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Scott Walker responds to attacks by cutting taxes, again

Scott Walker responds to attacks by cutting taxes, again

The establishment press first went for New Jersey Governor Chris Christie’s throat. The attacks may not be fatal, but they put Christie off his game and delayed and maybe ended his opportunity to become the prohibitive favorite for the 2016 Republican nomination.

Now they are coming for Wisconsin Governor Scott Walker.

This week all the Republican governors are meeting in Washington D.C. for the Republican Governors Association annual meeting. But it might be best understood as the first caucus—two years before Iowa. Christie, Walker, Bobby Jindal, Rick Perry, Sam Brownback and Mike Pence are all governors who could credibly run for President based on their policy and political successes in their respective states.

So how is Scott Walker responding to the establishment left’s coming attacks?

He is cutting taxes in Wisconsin. Again.

Walker announced a series of tax cuts totaling more than $800 million in this year’s budget: a $406 million cut in property taxes and $100 million in lower income taxes. The property tax cut will save the average homeowner $100 over last year. The personal income tax will be cut by reducing the lowest income tax bracket from 4.4 percent to 4.0 percent. Every family will receive a tax cut of about $58 per year.

In addition, the state will reduce its withholding tax for state income taxes saving taxpayers $322.6 million each year. This will save the average family of four about $58 each month.

The leadership of the Republican House and Senate have both endorsed the size and shape of the tax cuts.

This is possible because of the success of Walker’s policies that were enacted over the violent opposition of the labor unions and left in Wisconsin three years ago.

The success of his reforms led to this year’s budget surplus of $912 million. After the tax cuts Wisconsin will be able to add $100 million to the rainy day fund, or as the State Senate prefers, held against contingencies. The governor’s proposal would better protect taxpayers.

These tax cuts added to the tax cuts in the past three years add up to $2 billion in tax relief since Governor Walker took over three years ago.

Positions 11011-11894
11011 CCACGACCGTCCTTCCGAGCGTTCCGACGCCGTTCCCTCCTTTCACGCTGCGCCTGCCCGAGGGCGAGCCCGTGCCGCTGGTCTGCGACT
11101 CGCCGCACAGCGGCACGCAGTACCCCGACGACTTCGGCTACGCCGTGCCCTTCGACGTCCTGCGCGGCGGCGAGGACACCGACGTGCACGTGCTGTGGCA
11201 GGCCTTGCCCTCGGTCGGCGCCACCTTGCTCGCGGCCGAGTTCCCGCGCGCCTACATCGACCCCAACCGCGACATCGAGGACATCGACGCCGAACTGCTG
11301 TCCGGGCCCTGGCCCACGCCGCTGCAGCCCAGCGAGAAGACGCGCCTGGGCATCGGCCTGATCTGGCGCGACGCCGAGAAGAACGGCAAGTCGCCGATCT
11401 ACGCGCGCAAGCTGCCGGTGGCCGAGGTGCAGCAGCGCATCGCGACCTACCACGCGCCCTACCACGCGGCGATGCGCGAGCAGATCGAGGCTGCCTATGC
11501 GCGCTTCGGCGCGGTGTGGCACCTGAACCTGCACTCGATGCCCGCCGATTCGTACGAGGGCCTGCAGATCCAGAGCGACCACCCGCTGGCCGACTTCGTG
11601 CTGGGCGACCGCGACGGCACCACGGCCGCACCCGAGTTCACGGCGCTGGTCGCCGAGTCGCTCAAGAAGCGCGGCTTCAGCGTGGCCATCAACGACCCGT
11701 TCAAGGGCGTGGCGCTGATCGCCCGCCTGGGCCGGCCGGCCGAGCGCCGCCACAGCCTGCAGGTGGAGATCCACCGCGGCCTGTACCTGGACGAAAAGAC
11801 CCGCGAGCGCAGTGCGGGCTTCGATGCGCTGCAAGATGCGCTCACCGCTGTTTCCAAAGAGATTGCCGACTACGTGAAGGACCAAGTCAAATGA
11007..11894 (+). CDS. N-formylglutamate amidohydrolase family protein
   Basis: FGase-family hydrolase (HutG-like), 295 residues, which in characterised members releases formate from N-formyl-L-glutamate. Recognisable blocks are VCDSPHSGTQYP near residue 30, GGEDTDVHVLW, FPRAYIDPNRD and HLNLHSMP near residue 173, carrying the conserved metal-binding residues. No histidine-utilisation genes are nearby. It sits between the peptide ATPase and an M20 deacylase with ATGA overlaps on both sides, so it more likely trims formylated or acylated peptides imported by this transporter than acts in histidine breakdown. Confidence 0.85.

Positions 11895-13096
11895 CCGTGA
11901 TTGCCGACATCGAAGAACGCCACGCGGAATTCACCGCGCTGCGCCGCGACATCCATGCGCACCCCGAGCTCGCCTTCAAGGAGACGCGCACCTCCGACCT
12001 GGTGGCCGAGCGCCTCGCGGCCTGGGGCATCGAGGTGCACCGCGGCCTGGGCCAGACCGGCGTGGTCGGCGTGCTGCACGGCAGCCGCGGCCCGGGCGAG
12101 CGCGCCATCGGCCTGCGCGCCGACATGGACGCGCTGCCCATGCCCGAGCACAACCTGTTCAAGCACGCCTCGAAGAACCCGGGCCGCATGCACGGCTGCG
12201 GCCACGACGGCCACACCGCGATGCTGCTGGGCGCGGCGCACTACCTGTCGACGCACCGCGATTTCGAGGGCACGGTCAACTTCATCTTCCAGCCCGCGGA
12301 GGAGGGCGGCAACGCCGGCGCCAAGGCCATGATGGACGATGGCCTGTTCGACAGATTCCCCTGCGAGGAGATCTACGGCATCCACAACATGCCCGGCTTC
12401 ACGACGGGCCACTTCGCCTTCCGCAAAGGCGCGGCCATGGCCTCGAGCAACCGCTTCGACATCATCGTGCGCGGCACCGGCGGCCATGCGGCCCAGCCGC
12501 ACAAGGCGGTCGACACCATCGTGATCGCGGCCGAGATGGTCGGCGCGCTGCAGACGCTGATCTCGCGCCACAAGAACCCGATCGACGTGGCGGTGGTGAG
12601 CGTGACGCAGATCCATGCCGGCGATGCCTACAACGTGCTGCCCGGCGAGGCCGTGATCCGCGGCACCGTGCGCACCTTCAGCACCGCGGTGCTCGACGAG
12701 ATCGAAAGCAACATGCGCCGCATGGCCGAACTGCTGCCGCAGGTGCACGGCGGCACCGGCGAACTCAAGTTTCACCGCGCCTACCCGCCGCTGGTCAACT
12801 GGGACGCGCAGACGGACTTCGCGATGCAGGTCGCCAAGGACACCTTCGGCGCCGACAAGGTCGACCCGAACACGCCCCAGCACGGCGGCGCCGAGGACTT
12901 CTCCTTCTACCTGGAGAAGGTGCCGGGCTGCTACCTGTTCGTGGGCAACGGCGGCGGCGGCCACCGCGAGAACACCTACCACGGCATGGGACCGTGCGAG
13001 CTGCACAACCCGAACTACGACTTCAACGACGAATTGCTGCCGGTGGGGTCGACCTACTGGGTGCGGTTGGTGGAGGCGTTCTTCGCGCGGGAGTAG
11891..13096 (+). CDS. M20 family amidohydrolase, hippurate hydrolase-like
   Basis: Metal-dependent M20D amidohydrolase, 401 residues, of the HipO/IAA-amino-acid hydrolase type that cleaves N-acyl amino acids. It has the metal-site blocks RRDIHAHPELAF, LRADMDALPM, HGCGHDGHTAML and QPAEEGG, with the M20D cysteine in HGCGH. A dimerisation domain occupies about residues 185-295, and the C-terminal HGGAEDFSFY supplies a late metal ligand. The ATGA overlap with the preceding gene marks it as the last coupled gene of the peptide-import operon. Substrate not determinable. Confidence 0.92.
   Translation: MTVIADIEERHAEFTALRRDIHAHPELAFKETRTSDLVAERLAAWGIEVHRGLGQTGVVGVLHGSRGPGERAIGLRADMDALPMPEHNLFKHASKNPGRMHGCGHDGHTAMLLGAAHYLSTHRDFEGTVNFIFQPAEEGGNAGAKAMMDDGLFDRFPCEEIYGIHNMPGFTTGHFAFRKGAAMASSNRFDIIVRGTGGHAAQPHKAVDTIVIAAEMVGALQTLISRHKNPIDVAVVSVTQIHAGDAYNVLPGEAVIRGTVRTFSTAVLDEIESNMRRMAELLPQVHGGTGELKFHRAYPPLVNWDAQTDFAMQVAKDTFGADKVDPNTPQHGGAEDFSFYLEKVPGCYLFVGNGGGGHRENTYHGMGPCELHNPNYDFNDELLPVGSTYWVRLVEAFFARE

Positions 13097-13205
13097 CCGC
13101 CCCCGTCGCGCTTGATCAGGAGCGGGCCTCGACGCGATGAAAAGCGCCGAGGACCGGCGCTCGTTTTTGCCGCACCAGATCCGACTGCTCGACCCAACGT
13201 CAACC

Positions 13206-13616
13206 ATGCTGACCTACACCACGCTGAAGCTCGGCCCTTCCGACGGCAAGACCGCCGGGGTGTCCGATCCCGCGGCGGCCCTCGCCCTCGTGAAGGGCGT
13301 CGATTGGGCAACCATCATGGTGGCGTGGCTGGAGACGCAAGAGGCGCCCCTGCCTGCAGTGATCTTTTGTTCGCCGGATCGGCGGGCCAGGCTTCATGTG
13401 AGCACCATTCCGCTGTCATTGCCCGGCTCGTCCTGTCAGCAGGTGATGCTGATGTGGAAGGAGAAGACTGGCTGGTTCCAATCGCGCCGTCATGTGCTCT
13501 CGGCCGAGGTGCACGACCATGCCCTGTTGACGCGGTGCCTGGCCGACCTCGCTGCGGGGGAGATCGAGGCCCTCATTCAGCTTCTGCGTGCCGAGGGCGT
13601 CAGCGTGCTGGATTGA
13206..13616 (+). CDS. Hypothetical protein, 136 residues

Three years ago it would have been hard to imagine today’s good news. When Scott Walker defeated Milwaukee Mayor Tom Barrett in the November gubernatorial election in 2010, the state faced a $3.6 billion budget deficit. The former Democrat Governor Jim Doyle and Democrat legislature had repeatedly tried to “fix” the deficit by adding on job killing taxes that slowed growth and job creation in the state. Wisconsin lost 133,000 jobs in the previous governor’s term.

Good policy pays off.

Scott Walker did not try to balance the budget with one-time gimmicks or across the board spending cuts that would cut both muscle and fat, punishing necessary programs while failing to reform government failures.

Act 10 was the signature legislation that reformed the state’s public sector labor laws. No longer could unions have local governments take union dues (sometimes reaching $1,000 per worker earning $50,000) from their paychecks and hand it over to the union bosses. Act 10 required that any payment of union dues be made voluntary. Union bosses would have to learn to ask for dues money rather than have someone else pick the workers’ pockets. Unions would be limited in what they could negotiate. No more negotiating labor union agreements with gold-plated pensions that taxpayers could never afford. No more union control of the work rules. Schools would be run by principles and school board, not labor union officials.  And benefits would not be part of negotiations. Unions under Act 10 can negotiate pay raises up to the inflation rate.

Schools can hire and fire to have the most competent teachers. Excellent teaching and education—not union make-work rules—will be the goal of Wisconsin schools.

All local government was freed from more than $2 billion in imposed costs and local governments found that even with lower state funding they were better off. Good teachers would no longer be threatened with losing their jobs to a lousy teacher due to seniority rules.

Teachers were no longer forced to buy insurance from a monopoly insurance company that the unions profited from. Millions were saved by teachers and the union lost one of its profitable income lines at the expense of teachers.

Tens of thousands of union activists demonstrated around and in the State Capitol three years ago.  Scott Walker and the Republican House and Senate held their ground and reformed state government. Now teachers, students, and taxpayers are reaping the benefits of governing well.

And once again the left will try and defeat Scott Walker. Walker is the only Governor who has been elected twice already in the last three years. Once in 2010 and once again when the unions got the signatures to force a recall election that Walker won. The left understands that Walker’s continued success in Wisconsin is a rebuke to the progressive movement and the strengthening of a possible GOP presidential candidate in 2016.  The name-calling has started on social media. Watch for the heavy artillery from the New York Times.

Norquist is president of Americans for Tax Reform. Follow him on Twitter at @GroverNorquist

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